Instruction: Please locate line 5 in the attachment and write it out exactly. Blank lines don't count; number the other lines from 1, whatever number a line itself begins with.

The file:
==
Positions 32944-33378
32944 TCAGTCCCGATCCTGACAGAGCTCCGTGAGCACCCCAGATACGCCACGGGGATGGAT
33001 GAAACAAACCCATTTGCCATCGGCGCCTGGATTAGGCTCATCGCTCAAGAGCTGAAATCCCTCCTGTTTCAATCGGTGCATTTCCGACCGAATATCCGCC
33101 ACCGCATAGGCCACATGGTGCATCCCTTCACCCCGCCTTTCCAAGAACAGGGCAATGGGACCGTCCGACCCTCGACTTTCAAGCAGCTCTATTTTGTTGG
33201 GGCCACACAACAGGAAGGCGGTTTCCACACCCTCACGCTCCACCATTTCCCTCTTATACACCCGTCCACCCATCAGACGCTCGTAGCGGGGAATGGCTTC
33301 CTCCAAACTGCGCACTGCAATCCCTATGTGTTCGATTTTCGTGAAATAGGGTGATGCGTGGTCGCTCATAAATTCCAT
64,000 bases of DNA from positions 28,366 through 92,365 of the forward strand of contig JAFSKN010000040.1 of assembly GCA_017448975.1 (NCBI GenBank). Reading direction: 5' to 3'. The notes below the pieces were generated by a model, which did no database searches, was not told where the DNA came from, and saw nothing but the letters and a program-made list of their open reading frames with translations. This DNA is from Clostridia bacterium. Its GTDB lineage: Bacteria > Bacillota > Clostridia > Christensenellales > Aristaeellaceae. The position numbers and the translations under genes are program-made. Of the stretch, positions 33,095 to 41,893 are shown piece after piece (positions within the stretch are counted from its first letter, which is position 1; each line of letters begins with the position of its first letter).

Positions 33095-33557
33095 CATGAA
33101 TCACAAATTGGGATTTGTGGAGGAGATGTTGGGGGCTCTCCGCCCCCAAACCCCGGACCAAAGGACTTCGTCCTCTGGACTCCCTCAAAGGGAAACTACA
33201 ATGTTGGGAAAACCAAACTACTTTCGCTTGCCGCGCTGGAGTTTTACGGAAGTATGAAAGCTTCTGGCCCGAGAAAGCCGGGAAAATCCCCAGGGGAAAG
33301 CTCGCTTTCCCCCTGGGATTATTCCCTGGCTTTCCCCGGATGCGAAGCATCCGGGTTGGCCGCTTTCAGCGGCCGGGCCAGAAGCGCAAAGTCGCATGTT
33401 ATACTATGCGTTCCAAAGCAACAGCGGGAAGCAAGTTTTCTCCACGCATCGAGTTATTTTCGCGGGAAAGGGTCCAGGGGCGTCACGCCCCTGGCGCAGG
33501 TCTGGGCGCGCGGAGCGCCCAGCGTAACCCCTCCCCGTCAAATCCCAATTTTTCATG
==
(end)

33201 GGCCACACAACAGGAAGGCGGTTTCCACACCCTCACGCTCCACCATTTCCCTCTTATACACCCGTCCACCCATCAGACGCTCGTAGCGGGGAATGGCTTC